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The Spread of Buddhism in Tang China

The Spread of Buddhism in Tang China
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  • 0:01 Buddhism & China
  • 0:56 Xuanzang, the Buddhist Monk
  • 2:19 The New Buddhist Culture
  • 4:32 Lesson Summary
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Lesson Transcript
Instructor: Christopher Muscato

Chris has a master's degree in history and teaches at the University of Northern Colorado.

In this lesson, you will explore the rise of the religious philosophy Buddhism in the Tang dynasty of Chinese history. Then, test your understanding with a brief quiz.

Buddhism and China

Ommmmmmmmmm. Ommmmmmmmmm. Ommmmmmmmmm.

I'm meditating, trying to reach enlightenment by clearing my mind. This is one of the practices of Buddhism, an Asian religion of peace that teaches cycles of rebirth and spiritual harmony. Buddhism was developed in India millennia ago by a man later called the Buddha, and spread to China by the 1st century BC.

Chinese Buddhism, which is Buddhism interpreted slightly differently through Chinese philosophies, has been one of the major religions in China throughout history. At some points it was more popular, and at some times it was less popular, but it hung on. During the Tang dynasty, a period from 618-907 when the Li family of Tang ruled the Chinese Empire, Chinese Buddhism reached its peak and became one of the most influential practices in Asia.

Xuanzang, the Buddhist Monk

At the very beginning of the Tang dynasty, a Buddhist monk named Xuanzang travelled from China to India between 629 and 645. While there, he studied with the great masters and learned about the origins of Buddhism. When Xuanzang returned to China, he brought back 22 horses piled high with Buddhist relics and prayer objects, as well as 657 Buddhist texts written in the Sanskrit language that had never before been translated into Chinese.

Xuanzang began the immense task of translating the Buddhist texts into Chinese. Since communication between China and India was not exactly easy in the 7th century, not many Chinese Buddhist monks, priests, or worshipers could make the trip, so there was some inconsistency and confusion about certain Buddhist practices. Having the new texts available in Chinese helped Buddhists standardize their teaching about ideas like karma and rebirth.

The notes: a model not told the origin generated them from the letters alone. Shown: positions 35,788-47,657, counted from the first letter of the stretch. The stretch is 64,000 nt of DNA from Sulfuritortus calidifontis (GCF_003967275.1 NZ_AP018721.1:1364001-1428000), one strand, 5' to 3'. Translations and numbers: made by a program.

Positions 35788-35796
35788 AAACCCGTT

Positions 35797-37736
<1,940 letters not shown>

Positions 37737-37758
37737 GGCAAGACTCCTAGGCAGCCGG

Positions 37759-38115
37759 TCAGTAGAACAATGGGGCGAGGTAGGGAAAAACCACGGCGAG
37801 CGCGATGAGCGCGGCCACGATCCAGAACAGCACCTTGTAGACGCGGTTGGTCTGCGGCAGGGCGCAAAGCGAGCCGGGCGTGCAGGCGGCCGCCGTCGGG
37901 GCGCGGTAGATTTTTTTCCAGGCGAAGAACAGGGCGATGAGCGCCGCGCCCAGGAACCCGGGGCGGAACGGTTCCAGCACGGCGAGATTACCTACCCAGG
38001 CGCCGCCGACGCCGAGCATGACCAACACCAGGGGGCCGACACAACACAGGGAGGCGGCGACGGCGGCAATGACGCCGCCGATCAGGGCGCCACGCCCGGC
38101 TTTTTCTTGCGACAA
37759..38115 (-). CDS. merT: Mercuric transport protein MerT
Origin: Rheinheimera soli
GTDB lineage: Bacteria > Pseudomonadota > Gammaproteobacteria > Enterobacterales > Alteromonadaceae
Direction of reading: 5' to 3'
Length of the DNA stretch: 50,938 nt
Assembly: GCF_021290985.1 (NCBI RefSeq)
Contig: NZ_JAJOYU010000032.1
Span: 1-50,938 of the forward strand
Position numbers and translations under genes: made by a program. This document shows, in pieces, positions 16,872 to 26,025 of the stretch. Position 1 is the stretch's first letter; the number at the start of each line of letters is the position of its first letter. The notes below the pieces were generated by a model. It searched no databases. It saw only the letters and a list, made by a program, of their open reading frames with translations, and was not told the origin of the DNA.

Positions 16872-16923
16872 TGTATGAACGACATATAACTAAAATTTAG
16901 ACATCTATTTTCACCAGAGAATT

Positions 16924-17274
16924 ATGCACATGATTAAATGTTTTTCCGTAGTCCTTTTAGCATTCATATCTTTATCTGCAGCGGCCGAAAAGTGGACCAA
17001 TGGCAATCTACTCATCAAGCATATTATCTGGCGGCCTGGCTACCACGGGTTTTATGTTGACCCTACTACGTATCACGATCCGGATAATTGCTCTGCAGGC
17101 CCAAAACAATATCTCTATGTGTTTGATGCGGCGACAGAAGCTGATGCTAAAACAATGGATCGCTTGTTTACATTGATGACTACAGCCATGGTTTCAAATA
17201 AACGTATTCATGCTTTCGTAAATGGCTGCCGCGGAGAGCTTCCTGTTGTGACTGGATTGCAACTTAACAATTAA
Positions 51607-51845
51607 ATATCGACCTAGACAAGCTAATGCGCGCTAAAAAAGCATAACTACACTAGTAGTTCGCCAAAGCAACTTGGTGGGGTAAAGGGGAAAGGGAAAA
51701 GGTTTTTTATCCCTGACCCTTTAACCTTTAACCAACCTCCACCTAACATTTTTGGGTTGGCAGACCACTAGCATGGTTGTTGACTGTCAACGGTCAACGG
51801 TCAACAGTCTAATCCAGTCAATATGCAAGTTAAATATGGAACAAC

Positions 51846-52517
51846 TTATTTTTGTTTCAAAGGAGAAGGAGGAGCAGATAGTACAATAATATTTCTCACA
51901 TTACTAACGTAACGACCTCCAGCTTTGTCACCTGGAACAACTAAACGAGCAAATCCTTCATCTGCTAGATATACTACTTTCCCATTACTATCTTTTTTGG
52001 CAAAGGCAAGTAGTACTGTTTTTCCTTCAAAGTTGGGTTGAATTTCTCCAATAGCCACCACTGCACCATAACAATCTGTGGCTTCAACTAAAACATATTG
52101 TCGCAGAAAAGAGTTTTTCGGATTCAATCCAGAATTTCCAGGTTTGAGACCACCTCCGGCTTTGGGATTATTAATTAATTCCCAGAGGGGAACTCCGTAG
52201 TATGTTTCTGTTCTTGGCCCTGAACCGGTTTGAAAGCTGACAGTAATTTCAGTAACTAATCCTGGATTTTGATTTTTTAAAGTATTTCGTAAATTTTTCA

The impact of this was huge. The Tang emperors were very supportive of Xuanzang, and soon the new wave of Buddhism was spreading all over China. Translating Buddhist texts into Chinese became a major priority, and the Tang capital city of Chang'an turned into the fourth-greatest translation center in the Buddhist world. Chinese Buddhists studied the new texts and figured out how to combine their teachings with the Chinese religious philosophies of Daoism and Confucianism. This was acceptable because Buddhism, by its nature, allows for coexistence with other religions and philosophies.

The New Buddhist Culture

With the dramatic rise in Chinese Buddhism, Buddhist art thrived. This was especially true after 694, when Empress Wu Zetian of the Tang dynasty issued an imperial edict to build giant statues of the Buddha all across China. This edict was taken especially seriously in certain sacred areas, where Buddhist monks had gone to teach and pray for centuries.

The most prominent of these were caves near major rivers, places of harmony and peace, where worshipers had already carved images of the Buddha into the cave walls. During the Tang dynasty, these caves were filled with literally thousands of carvings that are artistically intricate and wondrous. The most prominent of these Buddhist sites are the Mogao Caves, the Longmen Grottoes, and the Yungang Grottoes. At the height of this era of building in 713, a monk named Haitong started work on the giant Buddha, carved into a cliff side near Leshan, China. When the Leshan Buddha was completed, it stood 233 feet tall, making it not only the largest Buddha statue in the world to this day but the largest sculpture in the world at that time.

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